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Home » Northern Ireland Council Elections Count Ends With Sinn Fein The Biggest Party For First Time

Northern Ireland Council Elections Count Ends With Sinn Fein The Biggest Party For First Time

Counting has concluded in Northern Ireland’s council elections, with Sinn Fein becoming the largest party in local government for the first time.

After a two-day count, they emerged with 144 seats, an increase of 39 on the last vote in 2019.

Sinn Fein’s Stormont leader Michelle O’Neill described the results as “momentous”, adding: “The onus is now on the British and Irish governments to get together and focus their efforts on the immediate restoration of the executive and assembly.

“We expect to see an early meeting of the British Irish Intergovernmental Conference. The boycott of the assembly cannot go on, and an executive must be formed.”

The DUP was the largest unionist party with 122 seats – the same number as four years ago – while the Alliance Party increased its representation by 14 seats to 67.

DUP leader Sir Jeffrey Donaldson said: “I think […] there are lessons to be learned for unionism in its broadest sense. The DUP has had a good election but unionism needs to do better, we need to be winning more seats.

“I’m happy to sit down with my fellow unionists and examine these issues and how greater co-operation can lead to a pathway towards more success for unionism in general.”

Significant losses for other parties

The Ulster Unionists and the SDLP both suffered significant losses, however, with the UUP winning 54 seats and the SDLP 39.

UUP leader Doug Beattie said he was disappointed but had no plans to resign, adding: “I made it quite clear that the party elected me, and I am the party leader, and I am going absolutely nowhere. It’ll be the party that decides my fate one way or the other.

“So those people who are a little bit shaky because we’ve had a bad election, they can stay shaky because I’m on absolutely rock solid foundations, and I’m going nowhere.”

SDLP leader Colum Eastwood said Sinn Fein had “cannibalised” the nationalist vote.

“It has been very clear when we have been speaking to people that people are really annoyed at the DUP, that they want the executive back up and running, and they wanted to send a message,” he said.

“Sinn Fein asked them to send that message, and they sent it.”

Sinn Fein wins but the DUP hasn’t lost its mandate for Stormont boycott

David Blevins

Senior Ireland correspondent


The name Sinn Fein means “ourselves alone” – reflecting their aspiration for the entire island of Ireland to be independent – but the party has no shortage of company at the polls.

One year after it became the largest party in the Stormont Assembly, Sinn Fein has become the largest party in local government too – a seismic shift in Northern Irish politics.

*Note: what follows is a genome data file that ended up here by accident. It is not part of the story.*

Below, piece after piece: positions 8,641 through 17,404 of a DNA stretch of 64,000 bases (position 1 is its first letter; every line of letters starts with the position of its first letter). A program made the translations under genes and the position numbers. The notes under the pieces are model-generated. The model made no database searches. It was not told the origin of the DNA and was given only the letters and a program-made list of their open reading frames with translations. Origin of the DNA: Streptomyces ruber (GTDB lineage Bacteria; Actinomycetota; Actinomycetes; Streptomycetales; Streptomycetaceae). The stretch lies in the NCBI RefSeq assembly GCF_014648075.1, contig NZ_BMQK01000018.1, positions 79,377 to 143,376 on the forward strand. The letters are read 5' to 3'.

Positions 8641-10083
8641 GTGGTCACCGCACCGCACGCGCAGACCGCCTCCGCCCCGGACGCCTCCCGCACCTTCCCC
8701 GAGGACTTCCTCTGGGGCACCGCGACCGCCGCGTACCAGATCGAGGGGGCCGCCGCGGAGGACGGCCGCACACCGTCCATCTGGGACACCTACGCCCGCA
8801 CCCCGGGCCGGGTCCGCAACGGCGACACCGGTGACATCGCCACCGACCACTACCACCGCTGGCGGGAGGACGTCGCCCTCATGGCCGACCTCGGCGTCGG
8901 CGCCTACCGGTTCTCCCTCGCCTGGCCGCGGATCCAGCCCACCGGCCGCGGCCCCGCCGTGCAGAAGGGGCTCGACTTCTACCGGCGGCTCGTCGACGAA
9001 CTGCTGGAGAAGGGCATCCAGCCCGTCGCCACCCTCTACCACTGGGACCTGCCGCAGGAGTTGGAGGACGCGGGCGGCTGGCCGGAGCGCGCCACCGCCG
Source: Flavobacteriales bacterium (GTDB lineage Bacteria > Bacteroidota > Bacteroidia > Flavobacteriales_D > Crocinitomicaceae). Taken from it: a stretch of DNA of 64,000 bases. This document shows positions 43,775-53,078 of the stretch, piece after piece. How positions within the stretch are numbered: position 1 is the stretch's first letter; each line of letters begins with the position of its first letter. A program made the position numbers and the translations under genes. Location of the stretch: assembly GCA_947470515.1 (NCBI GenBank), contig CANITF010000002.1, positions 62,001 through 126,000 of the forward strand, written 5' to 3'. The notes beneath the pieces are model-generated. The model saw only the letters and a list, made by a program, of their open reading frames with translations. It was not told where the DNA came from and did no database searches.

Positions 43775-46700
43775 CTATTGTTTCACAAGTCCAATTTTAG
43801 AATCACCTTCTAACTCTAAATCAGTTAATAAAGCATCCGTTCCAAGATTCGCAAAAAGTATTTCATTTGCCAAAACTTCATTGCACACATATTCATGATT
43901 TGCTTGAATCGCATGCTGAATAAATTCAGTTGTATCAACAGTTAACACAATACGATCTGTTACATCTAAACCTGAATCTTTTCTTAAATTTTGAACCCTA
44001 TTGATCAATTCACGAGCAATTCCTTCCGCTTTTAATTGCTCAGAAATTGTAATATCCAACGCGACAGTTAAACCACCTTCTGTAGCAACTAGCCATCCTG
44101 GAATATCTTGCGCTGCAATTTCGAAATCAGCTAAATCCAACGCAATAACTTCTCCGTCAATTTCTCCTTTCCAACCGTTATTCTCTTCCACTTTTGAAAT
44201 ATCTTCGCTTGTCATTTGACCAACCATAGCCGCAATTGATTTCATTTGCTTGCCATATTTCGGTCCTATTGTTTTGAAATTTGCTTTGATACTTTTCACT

Nationalists turned out in force, endorsing Sinn Fein deputy leader Michelle O’Neill’s claim on the office of first minister, from which she’s been blocked by the DUP’s boycott of power-sharing.

The turnout in Unionist constituencies was lower, as usual, despite DUP leader Sir Jeffrey Donaldson urging voters to strengthen his hand in demands for change to post-Brexit trading arrangements.

The DUP says the Windsor Framework – Prime Minister Rishi Sunak’s new trade deal with the EU – does not safeguard Northern Ireland’s place in the UK enough for them to restore devolved government.

Losing its lead over Sinn Fein for the second time in 13 months is a blow to the DUP, but there’s no guarantee this result will change its stance on power-sharing.

It’s more a case of Sinn Fein gaining than the DUP losing – the Unionist party held on in most places, despite many predicting a meltdown for them in these council elections.

The ideological wing of the party will regard that as a mandate for their hard-line position on the Brexit border in the Irish Sea and want to maintain the boycott.

But the pragmatists can point to evidence of an electorate disillusioned by binary politics – the fact the non-aligned Alliance Party is growing as a third force in politics here.

With fewer voters now designated as Unionists or Nationalists, it’s difficult for the two largest parties to fight every election on the constitutional question of United Kingdom or united Ireland.

Smaller parties and independents took the remaining 36 seats.

There are 11 councils in Northern Ireland – Sinn Fein will be the largest party in six local government areas, including Belfast, while the DUP will have the largest representation in five councils.

Sinn Fein secured 30.9% of first preference votes, ahead of the DUP on 23.3%, 13.3% for Alliance, 10.9% for the Ulster Unionists and 8.7% for the SDLP.

The turnout was 54%.